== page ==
2022 MLB Free Agent Grades: The A-Team

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We still have several weeks before all eligible players are officially listed as free agents, but with the 2021 MLB regular season now over, it’s time to begin looking at the upcoming class.

Jeff Passan at ESPN has already published his annual post regarding the upcoming pool of players, which as always, is extremely detailed. Although I also recommend checking out our own Sam Peebles, who has written extensively about numerous Braves free agent targets for months now.

Today I’m starting my grades for the upcoming free-agent class, beginning with the top players — what I call the A-Team. Below I’ve provided a table featuring my picks for the best hitters and pitchers in the 2022 MLB free-agent class, listed in no particular order. Given all of the club-options and the nuances involved with player contracts, not all of these guys will make it to the open market this winter. But until the season is officially over, all we can do is speculate and treat each free agent as available this offseason.

Below the table, I’ve also written a few sentences about several of the players. I’ll continue my grading over the next week or so, covering the B-Team next.

Nolan Arenado (3B) Max Scherzer (RHP)
Freddie Freeman (1B) Clayton Kershaw (LHP)
Carlos Correa (SS) Kevin Gausman (RHP)
José Ramírez (3B) Dylan Bundy (RHP)
Buster Posey (C) Carlos Rodón (LHP)
Corey Seager (SS) Anthony DeSclafani (RHP)
Marcus Semien (2B) Trevor Bauer (RHP)
Marcus Stroman (RHP)
Kris Bryant (3B) Robbie Ray (LHP)
Trevor Story (SS) Eduardo Rodriguez (RHP)
Andrelton Simmons (SS) Noah Syndergaard (RHP)
Tommy Pham (OF) Craig Kimbrel (RHP)
Kenley Jansen (RHP)
Aaron Loup (LHP)
Raisel Iglesias (RHP)
Ryan Tepera (RHP)


We’ll start with the hitters here, which is overwhelmingly dominated by infielders, making up 10 of the 12 A-team free agent hitters above. The fact that Freddie Freeman is on this list is frustrating for Braves fans, but I wouldn’t get too excited about his inclusion just yet. GM Alex Anthopoulos is smart enough to know that bringing back the team’s franchise player is extremely critical to keeping Atlanta’s talented core intact.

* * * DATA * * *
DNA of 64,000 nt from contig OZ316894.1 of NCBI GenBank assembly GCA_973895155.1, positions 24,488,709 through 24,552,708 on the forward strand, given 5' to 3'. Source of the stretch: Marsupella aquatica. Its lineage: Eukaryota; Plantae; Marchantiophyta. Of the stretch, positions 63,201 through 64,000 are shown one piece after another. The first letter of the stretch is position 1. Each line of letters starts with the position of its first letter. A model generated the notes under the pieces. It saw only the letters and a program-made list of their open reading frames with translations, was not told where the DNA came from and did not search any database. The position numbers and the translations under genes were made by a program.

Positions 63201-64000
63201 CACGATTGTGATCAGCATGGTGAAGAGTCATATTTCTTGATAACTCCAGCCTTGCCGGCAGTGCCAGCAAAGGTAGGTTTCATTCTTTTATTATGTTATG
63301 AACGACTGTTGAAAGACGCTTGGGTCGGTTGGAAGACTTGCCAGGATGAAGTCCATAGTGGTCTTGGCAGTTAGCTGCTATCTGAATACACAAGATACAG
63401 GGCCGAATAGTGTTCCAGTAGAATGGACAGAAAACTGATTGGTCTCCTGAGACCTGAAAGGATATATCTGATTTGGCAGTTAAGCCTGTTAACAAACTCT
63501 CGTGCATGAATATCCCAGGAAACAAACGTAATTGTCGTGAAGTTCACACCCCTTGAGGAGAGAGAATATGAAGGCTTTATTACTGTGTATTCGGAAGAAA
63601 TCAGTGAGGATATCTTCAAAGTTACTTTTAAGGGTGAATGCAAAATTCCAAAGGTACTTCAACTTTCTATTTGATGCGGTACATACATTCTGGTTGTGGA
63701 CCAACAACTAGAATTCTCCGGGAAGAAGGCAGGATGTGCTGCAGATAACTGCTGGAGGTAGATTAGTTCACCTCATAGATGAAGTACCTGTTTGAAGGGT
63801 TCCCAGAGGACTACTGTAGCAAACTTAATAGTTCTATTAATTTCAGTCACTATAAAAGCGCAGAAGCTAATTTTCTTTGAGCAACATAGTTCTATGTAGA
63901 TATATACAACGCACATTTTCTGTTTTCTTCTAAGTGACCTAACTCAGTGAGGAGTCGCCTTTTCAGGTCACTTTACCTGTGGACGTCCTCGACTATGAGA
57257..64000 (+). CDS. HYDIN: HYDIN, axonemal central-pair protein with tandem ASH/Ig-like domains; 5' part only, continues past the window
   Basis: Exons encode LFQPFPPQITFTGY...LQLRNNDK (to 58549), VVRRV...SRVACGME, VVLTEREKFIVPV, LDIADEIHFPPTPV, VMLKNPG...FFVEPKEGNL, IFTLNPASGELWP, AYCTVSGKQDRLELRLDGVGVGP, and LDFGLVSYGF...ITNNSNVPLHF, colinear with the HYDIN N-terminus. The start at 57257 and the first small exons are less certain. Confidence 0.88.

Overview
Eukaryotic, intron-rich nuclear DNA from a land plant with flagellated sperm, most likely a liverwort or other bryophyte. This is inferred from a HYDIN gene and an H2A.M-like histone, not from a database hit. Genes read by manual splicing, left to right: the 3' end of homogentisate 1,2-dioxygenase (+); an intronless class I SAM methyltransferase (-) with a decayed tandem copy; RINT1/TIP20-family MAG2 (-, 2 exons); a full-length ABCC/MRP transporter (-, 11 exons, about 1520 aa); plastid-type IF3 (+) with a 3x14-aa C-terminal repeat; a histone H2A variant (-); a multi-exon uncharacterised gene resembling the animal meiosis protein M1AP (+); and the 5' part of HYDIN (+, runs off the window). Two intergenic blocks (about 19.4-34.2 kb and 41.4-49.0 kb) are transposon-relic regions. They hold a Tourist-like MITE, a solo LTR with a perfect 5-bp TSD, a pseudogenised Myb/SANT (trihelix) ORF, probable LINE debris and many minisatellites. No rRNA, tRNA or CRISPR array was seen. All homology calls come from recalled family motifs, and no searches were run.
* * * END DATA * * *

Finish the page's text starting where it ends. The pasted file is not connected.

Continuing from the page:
In terms of consistency among this winter’s upcoming class, Ramirez easily leads the pack. The 29-year-old third baseman’s 28.1 fWAR since 2017 ranks third among all MLB hitters, only bested by Mookie Betts (29.1) and Mike Trout (29.6). The 2022 free agent with the closest level of production in that span is third baseman Nolan Arenado, who’s currently at 22.4 WAR (tied for 7th-most). Both would make a helluva addition at the hot corner, though obviously, each will command quite a contract.

Speaking of contracts, neither Ramirez nor Arenado is guaranteed to hit the open market this winter as the former has a $12-million club-option for next season (with a $14M option for ’23 as well). The latter can choose not to opt out of his current deal (which is exactly what he did just days ago, according to a report by Derrick Goold of the St. Louis Dispatch).

Marcus Semien, the lone second baseman on this list, is a player that can pretty much name his price. The 31-year-old is currently in the midst of an incredible stretch of seasons, averaging 4.8 fWAR per year since 2018, and is now up to 6.8 WAR thus far in 2021. It may be hard to believe, but Semien is right on Freeman’s tail in terms of his total production over the last five seasons. The current Blue Jay has drastically improved his stock recently, and there will be plenty of teams interested in his 40-homer power at the keystone position.

The A-team of pitchers listed above is pretty amazing. I mean, how often do five of the top-20 starters in the sport over the last five years all find themselves in the same free-agent class? Of course, the big headliner is Max Scherzer, who is tied with Jacob deGrom for the most WAR in the majors by a starting pitcher since 2017, with 27.6 fWAR.

MLB Networks’ Jon Heyman reported that the 37-year-old righty is looking to land a contract this winter that’ll “take him into his 40s”, and the last time he was a free agent, he got a $210-million deal from the Nationals… so I expect Scherzer to potentially receive Gerrit Cole-type money this offseason in terms of AAV.

I believe it’s pretty doubtful the big-spending Dodgers decide to pass on Clayton Kershaw, who is one of the best starters in the game that has yet to reach his late-30s. Still just 33, the lefty is tied with Trevor Bauer at ninth on the WAR rankings for starting pitchers over the last five seasons. It may be a short-term deal, but to me, there’s no way LA lets Kershaw run home to Texas.

The pitcher I’m most intrigued by here for the Braves’ purposes is, of course, Craig Kimbrel. How cool would a reunion be? And even if there’s really no sentimental value there for you, the fact of the matter is… Kimbrel is still really damn good, currently the fifth-best reliever in baseball in terms of 2021 fWAR. The problem, though, given how well he pitched in 2021, is that it’s very likely the White Sox pick up the 33-year-old’s $16-million club option, meaning Atlanta may have to wait until the 2023 season to bring back Welcome to the Jungle.

Photo: John Cordes/Icon Sportswire



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